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From Wikipedia, the free encyclopedia

Winifred Dunn
Winifred Dunn - Feb 1922 EH.jpg
From a 1922 magazine
Squirrel Lake, Wisconsin, USA
OccupationScreenwriter, film editor, radio scenario writer, art critic

Winifred Dunn was an American screenwriter, editor, radio scenario writer, and art critic in the early 20th century. She was one of the youngest scenario editors of the silent era and was credited with writing over 40 productions.[1][2]

Early life

Born around 1898,[1] Winifred Dunn spent her childhood on an island at Squirrel Lake, Wisconsin.[3] Coming from a family of writers, Dunn made her decision to be a writer at the age of 6.[3] She moved out to Chicago, Illinois, at a young age,[4] starting a career that would lead her to be one of the youngest scenario editors in the film industry.[1]


At the age of 18, Winifred Dunn wrote her first film, Too Late, which launched her formal writing career with the production company Selig Polyscope.[4] Her talent for writing and formatting entertainment pieces became apparent when Dunn translated a German play into English, as well as formatted the production aspects to fit a natural setting on the American stage.[4]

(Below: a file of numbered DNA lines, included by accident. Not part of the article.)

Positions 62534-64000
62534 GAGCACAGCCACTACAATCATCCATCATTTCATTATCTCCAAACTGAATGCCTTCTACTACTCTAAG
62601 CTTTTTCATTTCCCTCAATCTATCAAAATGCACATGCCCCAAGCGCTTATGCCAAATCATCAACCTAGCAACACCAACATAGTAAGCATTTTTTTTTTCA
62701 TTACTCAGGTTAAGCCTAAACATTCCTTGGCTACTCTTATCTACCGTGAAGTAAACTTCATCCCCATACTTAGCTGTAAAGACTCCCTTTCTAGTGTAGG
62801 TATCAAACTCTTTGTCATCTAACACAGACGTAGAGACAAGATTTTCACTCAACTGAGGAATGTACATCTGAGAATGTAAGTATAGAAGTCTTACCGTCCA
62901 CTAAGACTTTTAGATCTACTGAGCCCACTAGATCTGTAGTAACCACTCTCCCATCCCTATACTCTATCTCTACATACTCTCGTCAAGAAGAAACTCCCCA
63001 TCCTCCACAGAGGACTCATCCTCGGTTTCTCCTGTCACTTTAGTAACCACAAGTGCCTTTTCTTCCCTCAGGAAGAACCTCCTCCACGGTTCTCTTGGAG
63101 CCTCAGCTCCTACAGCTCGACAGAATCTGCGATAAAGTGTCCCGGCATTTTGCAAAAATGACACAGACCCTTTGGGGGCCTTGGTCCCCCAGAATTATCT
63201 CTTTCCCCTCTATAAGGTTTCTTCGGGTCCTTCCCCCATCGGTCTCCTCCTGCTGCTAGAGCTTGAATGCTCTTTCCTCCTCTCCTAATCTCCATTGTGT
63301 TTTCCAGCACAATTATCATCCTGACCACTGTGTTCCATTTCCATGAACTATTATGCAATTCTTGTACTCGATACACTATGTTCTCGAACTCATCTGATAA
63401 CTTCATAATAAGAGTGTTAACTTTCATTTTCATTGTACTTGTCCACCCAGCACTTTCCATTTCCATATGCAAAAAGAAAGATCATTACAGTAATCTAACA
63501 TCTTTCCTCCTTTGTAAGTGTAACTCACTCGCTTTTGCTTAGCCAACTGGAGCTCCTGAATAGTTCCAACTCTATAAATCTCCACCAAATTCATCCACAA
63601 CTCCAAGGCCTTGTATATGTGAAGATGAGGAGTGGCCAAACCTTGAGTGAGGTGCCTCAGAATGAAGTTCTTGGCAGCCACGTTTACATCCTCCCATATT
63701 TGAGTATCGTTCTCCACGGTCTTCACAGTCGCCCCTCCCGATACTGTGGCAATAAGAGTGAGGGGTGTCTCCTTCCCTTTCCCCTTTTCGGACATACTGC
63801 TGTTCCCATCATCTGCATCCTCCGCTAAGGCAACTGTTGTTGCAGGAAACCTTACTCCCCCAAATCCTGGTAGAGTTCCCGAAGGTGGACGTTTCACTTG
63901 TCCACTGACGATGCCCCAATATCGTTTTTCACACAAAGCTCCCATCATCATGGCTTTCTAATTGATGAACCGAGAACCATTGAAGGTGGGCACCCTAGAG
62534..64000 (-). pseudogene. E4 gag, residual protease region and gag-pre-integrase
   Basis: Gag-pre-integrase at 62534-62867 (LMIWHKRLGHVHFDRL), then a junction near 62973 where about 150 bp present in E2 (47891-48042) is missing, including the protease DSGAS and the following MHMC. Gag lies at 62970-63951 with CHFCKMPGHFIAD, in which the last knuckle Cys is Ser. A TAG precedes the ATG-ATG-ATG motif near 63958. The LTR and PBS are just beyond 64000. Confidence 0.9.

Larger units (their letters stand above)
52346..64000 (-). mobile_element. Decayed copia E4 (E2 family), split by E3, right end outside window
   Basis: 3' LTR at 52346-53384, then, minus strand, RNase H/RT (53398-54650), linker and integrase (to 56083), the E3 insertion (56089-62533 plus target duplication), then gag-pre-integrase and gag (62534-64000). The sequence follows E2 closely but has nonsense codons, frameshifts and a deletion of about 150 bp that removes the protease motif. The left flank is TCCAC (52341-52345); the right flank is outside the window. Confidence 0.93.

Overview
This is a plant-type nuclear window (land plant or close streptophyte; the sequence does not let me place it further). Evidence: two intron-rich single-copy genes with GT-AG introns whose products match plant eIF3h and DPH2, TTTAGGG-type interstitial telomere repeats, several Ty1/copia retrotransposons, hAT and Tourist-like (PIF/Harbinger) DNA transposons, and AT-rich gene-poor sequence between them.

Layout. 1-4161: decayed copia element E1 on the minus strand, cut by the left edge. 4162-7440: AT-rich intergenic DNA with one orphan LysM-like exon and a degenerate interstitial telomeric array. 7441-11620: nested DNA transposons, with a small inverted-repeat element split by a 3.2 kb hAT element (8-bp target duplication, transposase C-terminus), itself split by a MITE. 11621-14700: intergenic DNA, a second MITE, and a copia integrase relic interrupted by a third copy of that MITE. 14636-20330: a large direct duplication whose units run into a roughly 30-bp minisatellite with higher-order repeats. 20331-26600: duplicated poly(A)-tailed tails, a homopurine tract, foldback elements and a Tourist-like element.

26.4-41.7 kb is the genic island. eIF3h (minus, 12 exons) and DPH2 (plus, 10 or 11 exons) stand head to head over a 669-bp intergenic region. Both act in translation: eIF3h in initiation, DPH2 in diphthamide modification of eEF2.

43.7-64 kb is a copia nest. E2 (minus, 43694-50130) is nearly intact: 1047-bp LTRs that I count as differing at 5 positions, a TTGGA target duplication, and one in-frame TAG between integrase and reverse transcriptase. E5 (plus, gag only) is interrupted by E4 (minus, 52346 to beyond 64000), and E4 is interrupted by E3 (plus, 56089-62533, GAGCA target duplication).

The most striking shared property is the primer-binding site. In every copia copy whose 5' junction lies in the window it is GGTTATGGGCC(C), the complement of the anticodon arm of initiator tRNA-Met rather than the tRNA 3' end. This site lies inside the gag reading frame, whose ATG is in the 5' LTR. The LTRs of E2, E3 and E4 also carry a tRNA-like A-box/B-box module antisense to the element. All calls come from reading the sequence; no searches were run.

Sparrows (1926)
Sparrows (1926)

In 1921, Dunn made the big move out to Hollywood to continue the expansion of her career with Sawyer-Lubin Productions.[5] It was there that her 1922 production of Quincy Adams Sawyer (1922) was edited and titled, and also where she wrote a screen adaptation of Your Friend and Mine (1923) by Willard Mack.[5]

In February 1923, Dunn began a new position with Metro Pictures, later known as Metro Goldwyn-Mayer Studios, with formal tasks of a scenario editor.[5] It wasn't long before Dunn was known as one of the "busiest scenario editors in Hollywood."[1] A 1924 story in The Los Angeles Times quotes Dunn encouraging other writers to read many newspapers in order to "keep a metaphorical finger on the pulse of life everywhere."[6]

With her quickly growing popularity, Dunn was recruited by actress Mary Pickford in 1925 to work collaboratively on future projects.[7] The first collaboration of Dunn and Pickford was the 1926 hit Sparrows.[8] The role played by Pickford was out of the ordinary for her often lighthearted work, and therefore was a significant driver for its success.[9] The film was later criticized for copyright issues by Harry Hyde, who claimed the plot of Sparrows was eerily similar to his film The Cry of the Children, and sued both Dunn and Pickford for $100,000.[10]